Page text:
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Old 07-08-2010, 22:01   #16
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I don't know what page it's on, but somewhere over here in page 12+ I think there's a guy giving first hand two-people-liveaboard reviews and saying it's pretty legit.

composting toilet report - SailNet Community

I was on the fence until I read that review. Apparently it's good for "80 uses" before you need to dump it out, which for my wife and I is what.. 1 1/2 - 2 months? He was saying it was about two months for him too.

This site was pretty good too:

Composting Toilet

In short, I think I'm ready to have the problems of a composting toilet rather than the wet systems. I'm tired of changing out hoses every couple of years. I'm tired of the smell. I'm tired about worrying about a holding tank cracking. I'm tired of worrying about my daughter throwing anything other than waste or spartan quantities of "proper" toilet paper overboard.

As long as it's not a five gallon tub of wet **** I'm pretty sure whatever I have to do every 45-60 days is nothing compared to the knuckle busting wet system maintenance.

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Old 08-08-2010, 06:33   #17
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Rebel Heart,

Excellent bit of info.

My wife and I have been interested in composting toilets for years. We live in VT and they've been around on land since the 1980's in homes and camp grounds. We also have friends who have an Air Head and love it. However, they live aboard at a marina.

We spent the last 4 years aboard our sailboat and had talked to the owner of Air Head about one for our application. We seldom used marinas so didn't use a land head often and tended to the visit more remote areas. Sadly, we came away thinking it wasn't the right answer for us.

My only suggestion is to talk to the people at Air Head directly and give them a full accounting of your current and future cruising plans/applications. Then go with their recommendations. Our feeling was that if they didn't think the system was right for you they wouldn't try to sell you one.

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Old 08-08-2010, 07:04   #18
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What I don't understand about these units is why no spare compositing bin. Everyone seems to have a spare urine bottle, think they may even come with one, but that's the easy part. Easy to dump that overboard. Not to mention just peeing overboard when no one is we don't all do that. But it's when that compositing bin fills, that you're in deep ****...pun intended.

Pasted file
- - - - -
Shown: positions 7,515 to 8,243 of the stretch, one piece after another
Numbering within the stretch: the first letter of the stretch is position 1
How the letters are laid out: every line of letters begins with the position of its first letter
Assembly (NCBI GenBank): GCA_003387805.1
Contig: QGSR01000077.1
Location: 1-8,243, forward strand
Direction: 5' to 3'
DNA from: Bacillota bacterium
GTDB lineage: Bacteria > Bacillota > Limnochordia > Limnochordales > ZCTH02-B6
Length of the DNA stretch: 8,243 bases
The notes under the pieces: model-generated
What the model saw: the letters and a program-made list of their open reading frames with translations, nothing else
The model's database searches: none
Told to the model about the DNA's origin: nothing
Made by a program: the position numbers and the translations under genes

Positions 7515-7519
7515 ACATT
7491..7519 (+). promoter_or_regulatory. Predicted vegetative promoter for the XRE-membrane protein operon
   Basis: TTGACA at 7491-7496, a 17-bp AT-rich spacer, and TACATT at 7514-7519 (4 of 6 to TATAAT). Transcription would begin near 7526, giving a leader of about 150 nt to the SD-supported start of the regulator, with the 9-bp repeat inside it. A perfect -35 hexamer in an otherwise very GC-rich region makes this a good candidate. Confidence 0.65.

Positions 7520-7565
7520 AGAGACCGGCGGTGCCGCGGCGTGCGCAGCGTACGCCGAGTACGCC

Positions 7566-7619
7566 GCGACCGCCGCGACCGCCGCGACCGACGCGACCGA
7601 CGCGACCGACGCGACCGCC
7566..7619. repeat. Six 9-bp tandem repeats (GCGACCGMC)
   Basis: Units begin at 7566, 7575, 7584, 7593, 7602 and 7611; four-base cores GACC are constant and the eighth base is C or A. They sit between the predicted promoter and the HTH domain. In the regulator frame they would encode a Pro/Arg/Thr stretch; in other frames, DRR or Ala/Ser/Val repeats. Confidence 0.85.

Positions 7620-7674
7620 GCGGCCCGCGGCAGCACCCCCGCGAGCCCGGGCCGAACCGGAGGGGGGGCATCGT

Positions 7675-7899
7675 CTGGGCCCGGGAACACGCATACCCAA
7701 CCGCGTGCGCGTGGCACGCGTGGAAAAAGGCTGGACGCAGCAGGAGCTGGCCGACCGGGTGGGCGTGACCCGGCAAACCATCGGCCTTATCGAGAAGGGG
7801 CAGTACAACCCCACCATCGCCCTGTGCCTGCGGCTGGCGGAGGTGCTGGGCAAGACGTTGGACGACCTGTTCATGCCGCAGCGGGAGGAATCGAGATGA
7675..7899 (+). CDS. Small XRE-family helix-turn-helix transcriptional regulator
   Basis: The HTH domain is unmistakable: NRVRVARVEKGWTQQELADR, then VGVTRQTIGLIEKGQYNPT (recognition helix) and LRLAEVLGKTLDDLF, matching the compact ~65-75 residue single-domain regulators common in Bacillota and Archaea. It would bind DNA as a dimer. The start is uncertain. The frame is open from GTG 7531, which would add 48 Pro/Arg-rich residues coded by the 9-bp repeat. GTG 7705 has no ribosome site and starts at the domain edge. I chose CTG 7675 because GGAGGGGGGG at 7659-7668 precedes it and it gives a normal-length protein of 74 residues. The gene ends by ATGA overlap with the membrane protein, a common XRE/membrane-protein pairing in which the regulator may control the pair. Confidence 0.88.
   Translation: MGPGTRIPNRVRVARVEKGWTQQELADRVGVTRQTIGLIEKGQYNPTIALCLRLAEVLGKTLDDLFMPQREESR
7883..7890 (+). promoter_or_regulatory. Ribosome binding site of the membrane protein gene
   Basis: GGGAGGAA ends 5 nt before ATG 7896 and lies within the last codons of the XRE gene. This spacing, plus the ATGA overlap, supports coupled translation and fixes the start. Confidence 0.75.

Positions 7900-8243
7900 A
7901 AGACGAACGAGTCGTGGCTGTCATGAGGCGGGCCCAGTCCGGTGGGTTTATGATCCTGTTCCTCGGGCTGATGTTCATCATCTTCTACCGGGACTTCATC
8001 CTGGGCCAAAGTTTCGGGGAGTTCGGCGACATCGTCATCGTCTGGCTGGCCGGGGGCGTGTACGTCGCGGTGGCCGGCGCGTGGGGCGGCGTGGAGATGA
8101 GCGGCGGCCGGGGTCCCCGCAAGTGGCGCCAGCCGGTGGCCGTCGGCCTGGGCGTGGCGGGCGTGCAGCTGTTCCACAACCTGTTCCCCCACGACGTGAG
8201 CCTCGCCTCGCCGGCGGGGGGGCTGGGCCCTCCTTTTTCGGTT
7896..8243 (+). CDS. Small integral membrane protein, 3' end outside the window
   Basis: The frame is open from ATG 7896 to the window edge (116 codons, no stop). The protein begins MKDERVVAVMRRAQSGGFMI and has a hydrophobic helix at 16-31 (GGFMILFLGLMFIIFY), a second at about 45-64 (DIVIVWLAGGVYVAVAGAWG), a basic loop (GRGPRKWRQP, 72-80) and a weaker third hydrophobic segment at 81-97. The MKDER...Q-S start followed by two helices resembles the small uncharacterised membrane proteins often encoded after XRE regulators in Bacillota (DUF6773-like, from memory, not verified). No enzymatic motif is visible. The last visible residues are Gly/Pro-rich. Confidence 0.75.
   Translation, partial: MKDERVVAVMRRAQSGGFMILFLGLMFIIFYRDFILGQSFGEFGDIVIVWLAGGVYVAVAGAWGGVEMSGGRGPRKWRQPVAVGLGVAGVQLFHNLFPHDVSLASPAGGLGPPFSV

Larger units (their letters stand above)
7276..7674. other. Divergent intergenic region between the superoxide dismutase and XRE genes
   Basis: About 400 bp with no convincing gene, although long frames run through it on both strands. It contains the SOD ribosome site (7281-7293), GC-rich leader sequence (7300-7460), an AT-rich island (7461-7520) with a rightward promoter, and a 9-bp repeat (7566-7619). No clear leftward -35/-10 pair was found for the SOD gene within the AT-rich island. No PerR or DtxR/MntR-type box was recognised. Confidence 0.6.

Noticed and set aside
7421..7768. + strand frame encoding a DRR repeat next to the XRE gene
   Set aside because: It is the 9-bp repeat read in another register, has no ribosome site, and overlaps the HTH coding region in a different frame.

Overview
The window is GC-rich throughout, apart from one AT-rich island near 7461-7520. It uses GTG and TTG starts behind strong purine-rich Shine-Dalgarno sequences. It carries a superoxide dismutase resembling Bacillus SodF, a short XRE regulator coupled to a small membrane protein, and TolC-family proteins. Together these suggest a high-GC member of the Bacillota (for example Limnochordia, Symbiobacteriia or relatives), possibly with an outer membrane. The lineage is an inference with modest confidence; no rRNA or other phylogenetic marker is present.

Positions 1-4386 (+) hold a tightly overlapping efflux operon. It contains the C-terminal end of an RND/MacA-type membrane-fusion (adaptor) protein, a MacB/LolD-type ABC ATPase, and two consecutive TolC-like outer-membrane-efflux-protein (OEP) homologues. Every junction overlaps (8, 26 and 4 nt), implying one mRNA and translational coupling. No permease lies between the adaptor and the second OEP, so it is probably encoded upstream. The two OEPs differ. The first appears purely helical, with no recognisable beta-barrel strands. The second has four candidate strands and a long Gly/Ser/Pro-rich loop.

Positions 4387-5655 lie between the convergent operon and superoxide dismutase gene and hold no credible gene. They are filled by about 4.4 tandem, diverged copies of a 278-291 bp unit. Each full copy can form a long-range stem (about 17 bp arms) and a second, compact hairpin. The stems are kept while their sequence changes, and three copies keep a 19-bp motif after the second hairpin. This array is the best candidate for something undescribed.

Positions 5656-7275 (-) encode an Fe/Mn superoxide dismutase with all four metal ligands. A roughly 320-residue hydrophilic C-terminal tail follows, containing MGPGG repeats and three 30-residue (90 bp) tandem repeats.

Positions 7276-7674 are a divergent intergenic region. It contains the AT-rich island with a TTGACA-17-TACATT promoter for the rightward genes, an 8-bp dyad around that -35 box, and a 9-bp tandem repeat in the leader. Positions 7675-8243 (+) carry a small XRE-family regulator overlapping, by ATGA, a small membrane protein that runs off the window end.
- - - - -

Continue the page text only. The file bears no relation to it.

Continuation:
Guess you could always convert the old holding tank into an extra compositing bin. But there is still the question of where to dump it, when you're a full time live aboard and out cruising?
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Old 08-08-2010, 07:05   #19
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Originally Posted by foggysail View Post
I took the easy way out that I believe satisfies all requirements except those mentioned by others regarding the great lakes.

My macerator is powered via a circuit breaker but in series with the breaker I have a key switch. The key is kept in a safe place so there is no way to energize the macerator without my knowledge.

This much for sure, a key switch for the electrical power is far easier to lock and unlock than a padlock on a mechanical valve located in the bowels of the boat.

That's what I have. The boat was built with a push button for the macerator. No valve to lock. I replaced it with a key switch. I don't leave the key in the switch.
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Old 08-08-2010, 08:04   #20
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Originally Posted by marshmat View Post
.......... I'd probably follow CaptainForce's setup pretty closely, possibly with the addition of a valve between the tank and tee (in case the macerator requires servicing).................
Marshmat, 'good point and wise observation. I must admit that, in order to sketch the system in 2-dimensions, I distorted the layout. The tube extracting waste from the tank comes out the top of the tank and the T and macerator are level with the top of the tank so the hose fitting at the macerator can be remove without distress. The top of the head is also above the waterline and the anti-siphon valve, not needed as the through hull valve is not left open, has it's joker valve plugged. Thanks for pointing out this need for me to clarify, Aythya crew
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Old 08-08-2010, 08:58   #21
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In regards to the two composting bins, the real "work" is in emptying the primary bin. If you want to put it in a second bin, go for it. If you want to dump in the trash, go for it. My plan is to toss on my disposable gloves and dump the mess into one of the clay-based bio bags. They break down within a week or two. On land it will go in the trash, at sea overboard.

The USCG isn't going to want anyone dumping compost in a no discharge zone, so really it's shoreside disposal in port and sea at sea.

It would be interesting to make a compost bin on a boat. that you could toss this stuff into, and other organic wastes. One step at a time, for me.

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